LeBron James misses free throw as Celtics top Heat for third time

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If you hate LeBron James, as much of the Western world does, today was quite a day for you. After being largely the only reason the Miami Heat were even in the game against the Boston Celtics, James clanged the first of two free throws down two with ten seconds left, then failed to save the inbounds pass he deflected. Celtics 85 Heat 82. Boston wins for the third straight time this season, wins the season series, and dominates the Heat in the third quarter despite missing three key players. At this point, no one in their right mind believes Miami has a shot against Boston in an expected Eastern Conference Finals.

The game was relatively close, with the Heat leading at halftime thanks to some smart ball movement and sound defense. In reality, this game was close because both teams played terribly. As you’d imagine in a 85-82 game, the offenses were both horrific. Final offensive efficiencies were 97.7 for Boston and 94.3 for Miami. A slow paced game with low efficiency. The very model of “playoff basketball” which was downright painful to watch for most of the game. The Heat turned the ball over 17% off the time, thanks in large part to one of Dwyane Wade’s worst games in memory, as far back as… the last time he played the Celtics.

For whatever reason, the Celtics have the book on Wade. He got the same kind of fadeaways he’s hit for years, the same kind of floater opportunities, the same kinds of baseline runners he always hit. And yet he shot 6-17 from the floor, with 6, count ’em, 6 turnovers, as the Celtics’ work of bringing constant ball pressure simply melted him down.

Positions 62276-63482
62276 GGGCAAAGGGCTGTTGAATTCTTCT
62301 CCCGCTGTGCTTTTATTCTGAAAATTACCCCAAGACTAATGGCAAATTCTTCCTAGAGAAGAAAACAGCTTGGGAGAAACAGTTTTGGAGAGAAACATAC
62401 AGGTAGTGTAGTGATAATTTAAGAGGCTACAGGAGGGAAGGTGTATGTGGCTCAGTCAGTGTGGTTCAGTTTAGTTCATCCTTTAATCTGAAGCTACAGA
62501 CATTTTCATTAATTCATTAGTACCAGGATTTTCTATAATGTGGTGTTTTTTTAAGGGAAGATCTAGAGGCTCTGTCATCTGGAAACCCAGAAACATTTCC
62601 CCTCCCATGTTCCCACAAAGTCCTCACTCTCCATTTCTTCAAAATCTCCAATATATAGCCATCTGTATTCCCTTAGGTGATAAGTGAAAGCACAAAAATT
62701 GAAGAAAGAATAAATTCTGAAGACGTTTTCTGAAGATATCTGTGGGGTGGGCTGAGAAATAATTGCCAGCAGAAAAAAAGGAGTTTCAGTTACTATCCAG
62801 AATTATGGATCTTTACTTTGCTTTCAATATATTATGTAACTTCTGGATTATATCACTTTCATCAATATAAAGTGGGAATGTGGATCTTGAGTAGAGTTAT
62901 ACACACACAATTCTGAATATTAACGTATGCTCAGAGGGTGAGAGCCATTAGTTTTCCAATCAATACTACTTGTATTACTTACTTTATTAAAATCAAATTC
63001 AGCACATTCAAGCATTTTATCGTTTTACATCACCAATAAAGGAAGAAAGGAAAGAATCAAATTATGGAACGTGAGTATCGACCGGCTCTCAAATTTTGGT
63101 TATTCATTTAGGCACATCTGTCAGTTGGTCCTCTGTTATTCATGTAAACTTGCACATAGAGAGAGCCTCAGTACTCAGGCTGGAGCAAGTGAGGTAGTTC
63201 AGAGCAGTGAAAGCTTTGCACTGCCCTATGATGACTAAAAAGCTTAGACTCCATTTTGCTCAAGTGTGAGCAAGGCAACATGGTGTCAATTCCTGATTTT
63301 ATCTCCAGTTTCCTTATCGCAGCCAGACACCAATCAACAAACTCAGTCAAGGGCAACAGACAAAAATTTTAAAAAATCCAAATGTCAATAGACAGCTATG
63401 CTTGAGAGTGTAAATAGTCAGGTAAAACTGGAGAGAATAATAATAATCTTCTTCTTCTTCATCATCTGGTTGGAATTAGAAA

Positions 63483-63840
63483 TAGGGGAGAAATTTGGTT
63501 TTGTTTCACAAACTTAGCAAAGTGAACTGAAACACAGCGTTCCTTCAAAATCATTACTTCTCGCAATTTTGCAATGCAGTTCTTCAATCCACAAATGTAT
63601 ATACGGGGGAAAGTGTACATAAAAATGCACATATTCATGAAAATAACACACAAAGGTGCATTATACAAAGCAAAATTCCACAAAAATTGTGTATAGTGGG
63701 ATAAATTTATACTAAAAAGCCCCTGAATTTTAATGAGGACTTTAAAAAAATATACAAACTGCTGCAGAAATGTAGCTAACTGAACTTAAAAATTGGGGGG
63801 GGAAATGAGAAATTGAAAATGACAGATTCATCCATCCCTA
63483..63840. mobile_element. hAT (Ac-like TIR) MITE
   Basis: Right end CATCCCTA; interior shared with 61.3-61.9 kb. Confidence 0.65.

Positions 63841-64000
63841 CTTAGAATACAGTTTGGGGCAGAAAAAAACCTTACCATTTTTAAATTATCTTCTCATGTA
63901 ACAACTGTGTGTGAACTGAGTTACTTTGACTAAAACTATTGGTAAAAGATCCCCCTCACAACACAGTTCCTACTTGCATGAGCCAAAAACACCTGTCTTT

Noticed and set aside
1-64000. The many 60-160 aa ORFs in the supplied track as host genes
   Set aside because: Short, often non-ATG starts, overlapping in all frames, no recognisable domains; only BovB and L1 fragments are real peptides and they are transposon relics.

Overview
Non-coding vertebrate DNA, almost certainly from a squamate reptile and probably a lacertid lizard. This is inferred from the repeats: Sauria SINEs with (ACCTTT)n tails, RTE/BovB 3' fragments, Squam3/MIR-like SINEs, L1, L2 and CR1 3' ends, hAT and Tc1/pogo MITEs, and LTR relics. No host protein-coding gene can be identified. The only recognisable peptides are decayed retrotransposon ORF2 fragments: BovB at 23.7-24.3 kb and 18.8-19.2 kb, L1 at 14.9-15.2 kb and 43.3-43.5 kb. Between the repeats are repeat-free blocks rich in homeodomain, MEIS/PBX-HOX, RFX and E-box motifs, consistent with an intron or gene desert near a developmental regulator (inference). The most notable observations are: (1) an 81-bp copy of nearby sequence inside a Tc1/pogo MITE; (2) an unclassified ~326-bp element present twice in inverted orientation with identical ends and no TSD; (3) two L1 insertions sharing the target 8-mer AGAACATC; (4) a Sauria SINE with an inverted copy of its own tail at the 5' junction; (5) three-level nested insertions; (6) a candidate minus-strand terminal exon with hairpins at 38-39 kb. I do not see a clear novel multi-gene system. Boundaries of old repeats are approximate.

For the Celtics? Just about as ugly of a game. Paul Pierce, Rajon Rondo, and Ray Allen combined to shoot 10-34 from the field, including an 0-10 performance from Paul Pierce. Kevin Garnett led all Celtics with 19, but in reality, it was the bench, short-handed as it was, that carried the Celtics. Glen Davis had 16 point son 6-11 shooting and Von Wafer dropped in 10 points including two huge second half three-pointers. But really, it was the Celtics defense, constantly pressuring, constantly contesting, doing what they’ve done for seasons, and dragging this game down into the mud. The Heat almost never got out in transition, missed open threes, and failed to draw fouls, even when they were fairly obvious.

The story will be James, despite 22 points, 7 rebounds, and 7 assists to go with 4 turnovers, and he was the best player on the floor for the Heat, and that’s with Chris Bosh dropping 24 points on 11 shots with 10 rebounds. Sounds like a great game, right? Bosh was once again pushed around, muscled out, and generally overpowered by a tougher, stronger, more determined Boston squad. Bosh may have been the biggest reason the Heat scored all day, but he was also the biggest reason the Celtics’ frontcourt wound up with 40 points between Garnett, Davis, and Kendrick Perkins.

So now the Heat have lost three straight to the Celtics, and have been outclassed in each, despite relatively narrow margins. They had every reason to win this game, needed to win this game, had an opportunity to win this game. But just as before, they failed to show the kind of cohesion, focus and effort.

And LeBron missed a free throw.

Notes:

  • Bosh did the majority of his damage off the pick and pop, which he should. The Celtics were determined to attack James again on the drive and surrender mid-range jumpers, and Bosh hurt them. But not enough in the end.
  • The Heat’s ball movement when it wasn’t turning the ball over was actually excellent. They created open looks with the extra pass and played with precision.
  • The Celtics on the other hand just buckled down and played playoff basketball. Nothing fancy, just simple passes leading to tough, contested shots that they forced down.
  • Anyone who enjoyed watching this game, Boston or Heat fan, is a masochist.
  • Ray Allen popped a wide open three in transition after stripping Wade in the first quarter. From then on out, the Heat did a good job of running him off the perimeter.